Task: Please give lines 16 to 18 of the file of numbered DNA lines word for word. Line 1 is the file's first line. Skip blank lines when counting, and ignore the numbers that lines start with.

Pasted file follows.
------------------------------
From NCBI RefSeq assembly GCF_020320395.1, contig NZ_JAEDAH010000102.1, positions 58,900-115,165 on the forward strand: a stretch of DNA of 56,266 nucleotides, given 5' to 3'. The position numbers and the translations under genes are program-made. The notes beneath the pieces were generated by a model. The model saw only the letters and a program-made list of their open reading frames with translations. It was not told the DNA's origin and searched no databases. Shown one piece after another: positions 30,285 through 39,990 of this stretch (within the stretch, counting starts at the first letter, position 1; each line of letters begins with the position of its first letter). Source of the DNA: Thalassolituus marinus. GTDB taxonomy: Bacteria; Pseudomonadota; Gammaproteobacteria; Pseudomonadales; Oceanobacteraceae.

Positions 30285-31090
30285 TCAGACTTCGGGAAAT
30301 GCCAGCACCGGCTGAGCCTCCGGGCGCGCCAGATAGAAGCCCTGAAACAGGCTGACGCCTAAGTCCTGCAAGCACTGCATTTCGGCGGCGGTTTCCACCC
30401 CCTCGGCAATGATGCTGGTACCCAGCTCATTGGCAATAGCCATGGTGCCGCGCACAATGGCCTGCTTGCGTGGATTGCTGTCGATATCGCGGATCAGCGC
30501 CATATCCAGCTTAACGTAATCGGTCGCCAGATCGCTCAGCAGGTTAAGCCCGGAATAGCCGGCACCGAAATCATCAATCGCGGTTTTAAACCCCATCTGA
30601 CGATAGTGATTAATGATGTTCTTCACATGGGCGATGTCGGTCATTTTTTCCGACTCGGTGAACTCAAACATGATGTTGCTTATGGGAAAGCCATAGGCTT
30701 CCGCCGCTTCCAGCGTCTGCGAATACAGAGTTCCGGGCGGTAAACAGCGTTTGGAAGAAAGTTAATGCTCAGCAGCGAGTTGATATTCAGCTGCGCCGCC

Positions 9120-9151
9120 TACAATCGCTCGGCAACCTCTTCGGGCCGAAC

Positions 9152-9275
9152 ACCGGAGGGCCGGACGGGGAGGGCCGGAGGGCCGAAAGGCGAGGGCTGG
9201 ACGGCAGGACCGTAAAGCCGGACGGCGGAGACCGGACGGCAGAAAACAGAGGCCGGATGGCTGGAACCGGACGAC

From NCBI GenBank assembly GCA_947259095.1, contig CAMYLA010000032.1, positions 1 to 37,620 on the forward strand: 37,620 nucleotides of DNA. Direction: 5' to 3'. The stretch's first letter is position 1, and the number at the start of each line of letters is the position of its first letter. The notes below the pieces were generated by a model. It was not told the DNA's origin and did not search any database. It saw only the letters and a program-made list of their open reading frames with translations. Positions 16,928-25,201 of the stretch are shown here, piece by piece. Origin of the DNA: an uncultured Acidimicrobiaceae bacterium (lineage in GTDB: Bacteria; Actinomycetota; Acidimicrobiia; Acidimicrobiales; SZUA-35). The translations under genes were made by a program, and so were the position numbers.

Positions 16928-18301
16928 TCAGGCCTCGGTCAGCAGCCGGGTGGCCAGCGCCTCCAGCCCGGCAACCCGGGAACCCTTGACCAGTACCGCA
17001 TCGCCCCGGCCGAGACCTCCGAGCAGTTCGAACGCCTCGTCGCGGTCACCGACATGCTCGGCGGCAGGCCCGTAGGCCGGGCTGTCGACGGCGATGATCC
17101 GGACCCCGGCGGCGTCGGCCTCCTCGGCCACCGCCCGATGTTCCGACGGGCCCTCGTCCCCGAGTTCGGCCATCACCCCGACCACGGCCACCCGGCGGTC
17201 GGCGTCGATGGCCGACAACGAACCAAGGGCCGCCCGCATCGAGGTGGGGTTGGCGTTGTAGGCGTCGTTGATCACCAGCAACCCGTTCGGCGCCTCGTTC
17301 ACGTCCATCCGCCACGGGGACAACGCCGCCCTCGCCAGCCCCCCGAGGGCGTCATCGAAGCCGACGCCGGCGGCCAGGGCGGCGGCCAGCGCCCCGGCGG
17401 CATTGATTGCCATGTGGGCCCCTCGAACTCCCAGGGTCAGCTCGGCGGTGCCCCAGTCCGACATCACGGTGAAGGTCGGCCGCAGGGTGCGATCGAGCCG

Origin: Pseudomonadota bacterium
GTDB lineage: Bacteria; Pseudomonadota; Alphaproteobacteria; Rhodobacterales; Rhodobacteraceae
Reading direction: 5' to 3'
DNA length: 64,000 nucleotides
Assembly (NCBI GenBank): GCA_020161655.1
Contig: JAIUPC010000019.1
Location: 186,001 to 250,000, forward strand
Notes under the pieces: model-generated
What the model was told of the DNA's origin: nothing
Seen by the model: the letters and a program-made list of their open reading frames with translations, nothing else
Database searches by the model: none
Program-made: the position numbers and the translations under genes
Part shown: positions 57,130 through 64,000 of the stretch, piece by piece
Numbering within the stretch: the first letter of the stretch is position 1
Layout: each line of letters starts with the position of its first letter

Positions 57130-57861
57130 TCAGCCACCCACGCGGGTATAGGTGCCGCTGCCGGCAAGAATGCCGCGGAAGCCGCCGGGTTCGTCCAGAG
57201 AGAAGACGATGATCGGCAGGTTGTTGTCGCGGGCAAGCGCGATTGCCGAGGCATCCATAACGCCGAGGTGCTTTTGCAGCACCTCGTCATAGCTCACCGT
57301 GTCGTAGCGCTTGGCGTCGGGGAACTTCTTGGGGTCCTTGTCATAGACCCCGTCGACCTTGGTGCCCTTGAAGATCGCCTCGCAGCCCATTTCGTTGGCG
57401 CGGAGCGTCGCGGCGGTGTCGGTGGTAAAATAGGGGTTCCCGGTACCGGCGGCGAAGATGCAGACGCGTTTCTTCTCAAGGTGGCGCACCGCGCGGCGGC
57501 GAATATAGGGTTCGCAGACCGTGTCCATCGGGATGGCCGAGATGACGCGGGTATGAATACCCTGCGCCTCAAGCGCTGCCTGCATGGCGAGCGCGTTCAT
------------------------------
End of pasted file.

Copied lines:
16928 TCAGGCCTCGGTCAGCAGCCGGGTGGCCAGCGCCTCCAGCCCGGCAACCCGGGAACCCTTGACCAGTACCGCA
17001 TCGCCCCGGCCGAGACCTCCGAGCAGTTCGAACGCCTCGTCGCGGTCACCGACATGCTCGGCGGCAGGCCCGTAGGCCGGGCTGTCGACGGCGATGATCC
17101 GGACCCCGGCGGCGTCGGCCTCCTCGGCCACCGCCCGATGTTCCGACGGGCCCTCGTCCCCGAGTTCGGCCATCACCCCGACCACGGCCACCCGGCGGTC